Tuesday Nov. 30, 2021

Nov. 25, 2021

11 novembre 2021

Upcoming events

ORLEANS FARMERS MARKET from 11 a.m. to 4 p.m. in the parking lot at the Ray Friel Recreation Centre, 1585 Tenth Line Rd. Market staff have been working closely with public health officials to create protocols to help make our markets the safest source of fresh, local food possible while we strive to reduce the spread of COVID-19 in Ottawa.

CUMBERLAND FARMERS MARKET from 9 a.m. to 1 p.m. at the R.J. Kennedy Arena in Cumberland Village. Over 45 local producers and artisans. All products at the market are locally grown or made.

THE ORIGINAL NAVAN MARKET from 10 a.m. to 3 p.m. in the Navan Fairgrounds. Over 100 vendors.


VIEWPOINT: Local businesses need our support now more than ever
By Fred Sherwin
Nov. 25, 2021

I know you’ve heard this message before, but it’s more important than ever as local store and restaurant owners try to recover after being fully or partially closed for the past 18 months.

To say it’s been a rough year and a half for small business owners is a massive under-statement.

Thus far they’ve been able to weather the pandemic thanks to the Canada Emergency Wage Subsidy (CEWS) program, the Canada Emergency Rent Subsidy (CERS) and the Canada Emergency Business Account (CEBA) which provided small- and medium-sized businesses with loans of up to $60,000.

The federal government has been clawing back both the CERS and the CEWS for the past six months to the point where they were ended altogether on Oct. 31.

In their place, the federal government has instituted a business recovery program for those businesses that have been hardest hit by the pandemic. The only problem is that a business must have suffered a near catastrophic revenue loss in order to qualify.

In other words, must business don’t qualify, even though they are still suffering an ongoing month-to-month loss in revenue.

In fact, most small business are still not back to where they were revenue-wise before the pandemic began even though they are now fully open.

In the meantime, dozens of local busi-nesses that took advantage of the CEBA program to help cover their rent and other operating costs are trying to figure out how on earth they are going to pay the money back. The program allows for businesses to pay back two-thirds of the loan by next December. If they do, then the other third will be forgiven. If they don’t, then they have to pay the full $60,000 back over a five-year term at market rates.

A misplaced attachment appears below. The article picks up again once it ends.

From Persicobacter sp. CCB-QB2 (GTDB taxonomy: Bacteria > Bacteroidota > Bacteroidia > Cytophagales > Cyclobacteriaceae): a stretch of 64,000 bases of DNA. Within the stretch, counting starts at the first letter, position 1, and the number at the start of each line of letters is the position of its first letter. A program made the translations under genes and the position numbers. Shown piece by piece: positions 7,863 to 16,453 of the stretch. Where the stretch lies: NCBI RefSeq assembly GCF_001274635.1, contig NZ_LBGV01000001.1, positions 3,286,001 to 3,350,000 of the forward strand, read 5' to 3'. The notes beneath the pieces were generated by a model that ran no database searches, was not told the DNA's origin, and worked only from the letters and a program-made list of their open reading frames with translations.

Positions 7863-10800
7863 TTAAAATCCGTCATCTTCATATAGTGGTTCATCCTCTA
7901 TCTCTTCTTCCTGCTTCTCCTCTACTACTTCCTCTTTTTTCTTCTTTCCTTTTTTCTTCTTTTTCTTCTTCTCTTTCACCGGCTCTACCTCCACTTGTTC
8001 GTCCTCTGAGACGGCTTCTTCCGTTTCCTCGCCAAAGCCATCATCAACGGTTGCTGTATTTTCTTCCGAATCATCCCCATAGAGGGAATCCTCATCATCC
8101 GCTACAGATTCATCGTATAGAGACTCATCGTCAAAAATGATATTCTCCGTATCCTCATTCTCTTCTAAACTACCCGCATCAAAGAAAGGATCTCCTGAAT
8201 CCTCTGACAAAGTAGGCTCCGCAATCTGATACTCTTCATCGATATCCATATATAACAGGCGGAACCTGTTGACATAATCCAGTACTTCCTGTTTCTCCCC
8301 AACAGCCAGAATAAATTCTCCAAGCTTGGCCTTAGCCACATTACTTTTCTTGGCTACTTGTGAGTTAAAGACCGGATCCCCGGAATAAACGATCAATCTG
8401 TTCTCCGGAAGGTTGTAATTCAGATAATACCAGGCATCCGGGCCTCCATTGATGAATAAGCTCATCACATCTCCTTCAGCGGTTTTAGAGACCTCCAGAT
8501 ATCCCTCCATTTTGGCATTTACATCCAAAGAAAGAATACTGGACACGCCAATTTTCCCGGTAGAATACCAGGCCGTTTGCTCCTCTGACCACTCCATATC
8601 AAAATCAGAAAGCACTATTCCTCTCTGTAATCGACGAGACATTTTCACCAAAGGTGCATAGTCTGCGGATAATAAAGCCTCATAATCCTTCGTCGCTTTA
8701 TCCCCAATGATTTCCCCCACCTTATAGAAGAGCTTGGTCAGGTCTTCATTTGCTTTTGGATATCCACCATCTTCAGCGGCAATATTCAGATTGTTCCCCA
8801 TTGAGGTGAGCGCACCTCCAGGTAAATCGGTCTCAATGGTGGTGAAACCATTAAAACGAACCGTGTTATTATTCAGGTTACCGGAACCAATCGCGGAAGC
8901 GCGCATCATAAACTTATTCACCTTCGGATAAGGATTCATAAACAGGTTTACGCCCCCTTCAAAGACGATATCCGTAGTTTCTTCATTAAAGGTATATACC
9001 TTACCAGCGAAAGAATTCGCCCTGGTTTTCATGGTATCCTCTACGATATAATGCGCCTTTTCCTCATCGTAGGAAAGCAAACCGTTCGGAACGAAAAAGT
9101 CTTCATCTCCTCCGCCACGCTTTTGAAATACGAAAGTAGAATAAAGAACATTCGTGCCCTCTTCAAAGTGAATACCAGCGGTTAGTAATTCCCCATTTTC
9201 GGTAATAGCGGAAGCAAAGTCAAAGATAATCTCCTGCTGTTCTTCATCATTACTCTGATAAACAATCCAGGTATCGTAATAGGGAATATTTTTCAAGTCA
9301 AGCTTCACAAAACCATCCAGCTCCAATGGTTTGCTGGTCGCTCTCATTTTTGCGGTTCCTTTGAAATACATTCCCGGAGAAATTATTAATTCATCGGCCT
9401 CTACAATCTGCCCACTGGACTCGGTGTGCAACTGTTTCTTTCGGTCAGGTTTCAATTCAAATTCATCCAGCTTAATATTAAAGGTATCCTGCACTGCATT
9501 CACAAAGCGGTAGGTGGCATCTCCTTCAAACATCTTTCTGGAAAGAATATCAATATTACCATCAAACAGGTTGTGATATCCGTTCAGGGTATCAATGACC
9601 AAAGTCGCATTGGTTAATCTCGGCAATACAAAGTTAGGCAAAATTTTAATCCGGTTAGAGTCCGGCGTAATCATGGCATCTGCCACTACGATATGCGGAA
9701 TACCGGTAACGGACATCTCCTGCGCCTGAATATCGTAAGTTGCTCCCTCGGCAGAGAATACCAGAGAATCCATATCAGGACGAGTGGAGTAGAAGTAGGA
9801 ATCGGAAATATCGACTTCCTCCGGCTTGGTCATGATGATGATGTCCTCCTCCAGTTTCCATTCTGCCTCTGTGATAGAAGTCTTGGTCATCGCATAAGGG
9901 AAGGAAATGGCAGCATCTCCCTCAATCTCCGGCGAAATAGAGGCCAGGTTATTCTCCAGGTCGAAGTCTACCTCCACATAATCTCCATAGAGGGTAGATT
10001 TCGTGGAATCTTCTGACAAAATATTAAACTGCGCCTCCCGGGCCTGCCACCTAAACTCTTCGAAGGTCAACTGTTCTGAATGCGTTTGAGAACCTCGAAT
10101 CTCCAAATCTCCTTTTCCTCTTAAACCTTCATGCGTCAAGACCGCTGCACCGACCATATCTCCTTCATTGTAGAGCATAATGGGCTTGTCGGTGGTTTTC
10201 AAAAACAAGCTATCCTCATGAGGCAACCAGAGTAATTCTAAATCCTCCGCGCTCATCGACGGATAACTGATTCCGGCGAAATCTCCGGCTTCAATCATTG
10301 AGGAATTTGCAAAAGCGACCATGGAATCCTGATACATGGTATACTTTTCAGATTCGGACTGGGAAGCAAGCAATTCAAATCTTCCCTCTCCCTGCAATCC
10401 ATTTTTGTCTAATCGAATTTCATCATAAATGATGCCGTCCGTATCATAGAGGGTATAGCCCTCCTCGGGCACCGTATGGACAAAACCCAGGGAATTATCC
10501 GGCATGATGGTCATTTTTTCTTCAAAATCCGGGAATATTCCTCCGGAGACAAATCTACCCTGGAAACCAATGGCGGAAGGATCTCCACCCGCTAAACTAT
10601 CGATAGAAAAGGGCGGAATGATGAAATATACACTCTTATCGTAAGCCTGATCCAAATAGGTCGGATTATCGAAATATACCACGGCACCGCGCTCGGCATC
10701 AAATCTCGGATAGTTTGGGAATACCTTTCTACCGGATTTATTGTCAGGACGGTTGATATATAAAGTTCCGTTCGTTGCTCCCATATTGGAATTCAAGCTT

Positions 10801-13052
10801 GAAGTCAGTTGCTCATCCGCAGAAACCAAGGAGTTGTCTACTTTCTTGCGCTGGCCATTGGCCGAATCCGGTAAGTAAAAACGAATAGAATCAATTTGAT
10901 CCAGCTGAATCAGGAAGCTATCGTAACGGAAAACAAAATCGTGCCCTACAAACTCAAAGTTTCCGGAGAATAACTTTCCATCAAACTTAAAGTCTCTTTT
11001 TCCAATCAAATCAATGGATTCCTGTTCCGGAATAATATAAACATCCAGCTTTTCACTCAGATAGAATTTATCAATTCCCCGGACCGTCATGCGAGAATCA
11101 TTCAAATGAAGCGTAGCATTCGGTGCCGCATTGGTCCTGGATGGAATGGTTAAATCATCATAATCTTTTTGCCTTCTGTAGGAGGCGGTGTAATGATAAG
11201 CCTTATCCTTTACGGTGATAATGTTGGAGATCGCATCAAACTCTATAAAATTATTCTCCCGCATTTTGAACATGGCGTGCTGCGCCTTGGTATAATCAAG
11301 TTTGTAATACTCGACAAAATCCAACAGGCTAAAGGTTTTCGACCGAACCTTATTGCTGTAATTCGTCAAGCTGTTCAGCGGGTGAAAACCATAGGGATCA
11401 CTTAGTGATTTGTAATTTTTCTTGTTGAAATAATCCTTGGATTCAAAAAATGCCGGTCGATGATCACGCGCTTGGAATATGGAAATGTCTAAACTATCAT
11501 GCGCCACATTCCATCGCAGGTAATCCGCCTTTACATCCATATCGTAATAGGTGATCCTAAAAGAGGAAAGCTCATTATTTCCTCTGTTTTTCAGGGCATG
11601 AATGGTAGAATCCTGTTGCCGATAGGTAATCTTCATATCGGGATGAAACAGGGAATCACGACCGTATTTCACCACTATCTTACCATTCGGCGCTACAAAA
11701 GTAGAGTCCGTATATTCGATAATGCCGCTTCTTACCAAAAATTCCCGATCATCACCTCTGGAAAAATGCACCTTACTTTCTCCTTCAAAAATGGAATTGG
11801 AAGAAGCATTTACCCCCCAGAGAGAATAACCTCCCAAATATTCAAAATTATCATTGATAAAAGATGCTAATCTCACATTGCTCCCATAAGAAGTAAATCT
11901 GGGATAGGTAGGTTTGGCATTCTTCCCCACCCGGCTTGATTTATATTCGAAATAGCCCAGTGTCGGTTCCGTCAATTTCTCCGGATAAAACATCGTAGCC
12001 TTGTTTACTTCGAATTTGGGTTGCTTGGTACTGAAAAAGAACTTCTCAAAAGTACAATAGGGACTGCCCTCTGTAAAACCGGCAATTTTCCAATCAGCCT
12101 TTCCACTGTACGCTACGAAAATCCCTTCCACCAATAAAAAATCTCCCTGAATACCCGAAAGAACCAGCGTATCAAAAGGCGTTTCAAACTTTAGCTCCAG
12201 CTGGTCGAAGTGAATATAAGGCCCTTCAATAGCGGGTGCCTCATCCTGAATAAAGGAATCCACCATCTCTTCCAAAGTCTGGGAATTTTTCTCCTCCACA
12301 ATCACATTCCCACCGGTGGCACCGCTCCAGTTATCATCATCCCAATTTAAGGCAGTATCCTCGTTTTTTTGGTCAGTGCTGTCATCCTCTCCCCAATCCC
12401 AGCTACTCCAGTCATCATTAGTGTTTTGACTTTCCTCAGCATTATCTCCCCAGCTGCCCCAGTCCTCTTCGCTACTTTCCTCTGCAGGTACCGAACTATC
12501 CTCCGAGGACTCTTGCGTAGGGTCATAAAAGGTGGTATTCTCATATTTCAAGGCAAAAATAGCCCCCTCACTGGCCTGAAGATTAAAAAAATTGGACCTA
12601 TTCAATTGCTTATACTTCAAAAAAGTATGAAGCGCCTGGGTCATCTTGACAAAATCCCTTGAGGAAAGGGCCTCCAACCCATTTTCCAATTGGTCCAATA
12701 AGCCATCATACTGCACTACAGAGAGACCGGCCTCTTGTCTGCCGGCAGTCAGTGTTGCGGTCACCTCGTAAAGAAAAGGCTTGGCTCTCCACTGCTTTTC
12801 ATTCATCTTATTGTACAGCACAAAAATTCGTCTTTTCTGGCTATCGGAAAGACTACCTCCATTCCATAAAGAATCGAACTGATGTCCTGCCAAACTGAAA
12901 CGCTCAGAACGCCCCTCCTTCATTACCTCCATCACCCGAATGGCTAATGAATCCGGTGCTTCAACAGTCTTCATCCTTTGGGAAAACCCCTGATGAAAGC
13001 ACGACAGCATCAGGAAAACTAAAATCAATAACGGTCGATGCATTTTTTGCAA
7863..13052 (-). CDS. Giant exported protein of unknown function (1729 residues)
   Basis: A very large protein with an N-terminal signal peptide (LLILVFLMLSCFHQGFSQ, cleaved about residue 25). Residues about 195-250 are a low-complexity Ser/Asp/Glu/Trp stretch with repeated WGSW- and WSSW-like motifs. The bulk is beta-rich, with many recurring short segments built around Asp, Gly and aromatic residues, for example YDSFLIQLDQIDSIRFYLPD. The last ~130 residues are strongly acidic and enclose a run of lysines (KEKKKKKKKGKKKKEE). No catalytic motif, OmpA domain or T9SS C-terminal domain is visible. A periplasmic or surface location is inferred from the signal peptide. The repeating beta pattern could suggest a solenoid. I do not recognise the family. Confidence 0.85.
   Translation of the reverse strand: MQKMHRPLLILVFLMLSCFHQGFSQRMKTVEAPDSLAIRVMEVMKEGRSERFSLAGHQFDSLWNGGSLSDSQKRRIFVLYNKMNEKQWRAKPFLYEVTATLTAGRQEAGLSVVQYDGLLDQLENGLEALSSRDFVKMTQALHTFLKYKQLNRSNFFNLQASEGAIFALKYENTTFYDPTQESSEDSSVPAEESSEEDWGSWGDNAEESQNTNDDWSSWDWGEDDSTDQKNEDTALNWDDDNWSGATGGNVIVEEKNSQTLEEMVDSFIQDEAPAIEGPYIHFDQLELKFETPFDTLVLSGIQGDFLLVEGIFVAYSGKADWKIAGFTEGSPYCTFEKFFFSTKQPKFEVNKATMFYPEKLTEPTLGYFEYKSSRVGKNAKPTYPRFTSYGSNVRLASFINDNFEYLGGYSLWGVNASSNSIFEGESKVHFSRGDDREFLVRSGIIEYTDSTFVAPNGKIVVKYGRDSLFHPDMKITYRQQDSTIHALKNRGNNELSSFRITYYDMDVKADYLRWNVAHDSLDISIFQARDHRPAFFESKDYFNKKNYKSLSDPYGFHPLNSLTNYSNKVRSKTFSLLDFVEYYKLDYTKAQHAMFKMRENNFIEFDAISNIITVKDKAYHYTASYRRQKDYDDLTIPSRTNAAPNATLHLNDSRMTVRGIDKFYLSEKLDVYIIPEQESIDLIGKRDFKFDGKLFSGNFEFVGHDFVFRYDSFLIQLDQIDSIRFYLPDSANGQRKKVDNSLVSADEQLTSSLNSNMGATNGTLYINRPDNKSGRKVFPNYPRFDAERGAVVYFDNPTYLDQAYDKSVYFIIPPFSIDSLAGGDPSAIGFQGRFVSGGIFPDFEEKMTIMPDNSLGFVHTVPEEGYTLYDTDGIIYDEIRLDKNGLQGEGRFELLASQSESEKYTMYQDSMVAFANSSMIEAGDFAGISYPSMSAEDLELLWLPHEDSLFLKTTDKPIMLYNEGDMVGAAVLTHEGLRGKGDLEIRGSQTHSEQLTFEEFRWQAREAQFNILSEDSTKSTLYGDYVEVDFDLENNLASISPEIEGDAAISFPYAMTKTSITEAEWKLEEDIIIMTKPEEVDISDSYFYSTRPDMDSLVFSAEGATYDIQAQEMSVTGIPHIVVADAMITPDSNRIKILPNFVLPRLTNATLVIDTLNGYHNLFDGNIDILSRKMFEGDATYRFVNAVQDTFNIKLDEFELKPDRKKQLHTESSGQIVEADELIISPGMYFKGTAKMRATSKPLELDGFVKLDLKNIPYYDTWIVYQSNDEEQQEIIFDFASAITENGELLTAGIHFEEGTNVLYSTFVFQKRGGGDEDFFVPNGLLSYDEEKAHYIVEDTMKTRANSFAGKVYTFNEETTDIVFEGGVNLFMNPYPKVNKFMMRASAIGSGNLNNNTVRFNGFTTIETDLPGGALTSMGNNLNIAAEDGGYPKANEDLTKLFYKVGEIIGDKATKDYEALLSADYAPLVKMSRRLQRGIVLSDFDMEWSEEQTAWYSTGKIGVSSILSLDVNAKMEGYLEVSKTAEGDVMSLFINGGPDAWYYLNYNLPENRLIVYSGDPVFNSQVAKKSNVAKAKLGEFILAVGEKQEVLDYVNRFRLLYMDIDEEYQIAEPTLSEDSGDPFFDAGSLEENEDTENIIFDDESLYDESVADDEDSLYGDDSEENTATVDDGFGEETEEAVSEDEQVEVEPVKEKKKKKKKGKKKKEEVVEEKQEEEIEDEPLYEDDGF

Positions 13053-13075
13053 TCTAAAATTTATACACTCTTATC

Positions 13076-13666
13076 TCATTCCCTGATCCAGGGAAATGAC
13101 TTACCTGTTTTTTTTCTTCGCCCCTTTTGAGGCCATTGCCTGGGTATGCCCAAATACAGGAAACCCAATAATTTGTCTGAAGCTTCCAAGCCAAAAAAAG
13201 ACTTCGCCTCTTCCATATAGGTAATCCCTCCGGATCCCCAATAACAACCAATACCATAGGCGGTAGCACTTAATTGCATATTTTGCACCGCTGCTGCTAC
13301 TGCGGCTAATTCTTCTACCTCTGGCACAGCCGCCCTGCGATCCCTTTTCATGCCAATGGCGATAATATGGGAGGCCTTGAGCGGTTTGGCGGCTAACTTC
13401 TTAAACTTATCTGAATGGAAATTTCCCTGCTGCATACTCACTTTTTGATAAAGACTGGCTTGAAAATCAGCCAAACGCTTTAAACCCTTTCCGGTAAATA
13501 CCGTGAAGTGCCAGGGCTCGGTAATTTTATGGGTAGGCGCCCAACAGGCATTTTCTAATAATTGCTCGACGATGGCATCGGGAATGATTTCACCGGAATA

Sounds like a good deal if they can pay the $40,000 back by next December. The only problem is that most businesses burned through the $60,000 months ago trying to make up for the revenue they lost while they were forced to close their stores indefinitely and provide curbside.

Restaurants were limited to takeout only for most of last winter. And while they could open their patios early last spring, the sales that followed didn’t come close to pre-pandemic levels. Even when they could finally open their dining rooms to 50 per cent capacity, they still had to pay 100 per cent of their rent.

Now they are fully open and they need to fill each table as often as they possible in order to A) catch up on their rent assuming their landlord gave them the chance to defer it, and B) they still need to pay back those government loans.

Most small business owners and restau-ranteurs I’ve talked to in Orléans say they will need to have their best year ever in 2022 to even have a chance of paying those loans back by next December. Add into the mix the threat of inflation and the impact rising prices will have on the cost of inventory, as well as the provincially mandated minimum wage hike which comes into effect on Jan. 1, and you have a bad situation that is about to get a whole lot worse.

Which is where you, me and everyone reading this column comes in. Just because businesses have been allowed to fully open doesn’t mean they are out of the woods yet for the reasons I’ve already mentioned.

Most local businesses have survived so far thanks to the support of their customers, but I’ve been hearing a common theme that business has been slowing down since they’ve been allowed to fully reopen. The fear is that people are buying into the idea that everything is back to normal. It might be for them, but it certainly isn’t for the small business or restaurant owner, which is why we need to continue to buy, eat and shop locally.

Despite what the federal government is saying about employment being back to pre-pandemic levels and Canada being on the road back to economic recovery, it’s still an extremely rocky road ahead for many small business owners.

Now’s not the time to ease up. If you’ve been fortunate enough to come out of the pandemic relatively unscathed financially, keep supporting local business in any way you can. They need it now more than ever.

(If you wish to comment on this or any other View Point column please write to Fred Sherwin at fsherwin@orleansstar.ca)




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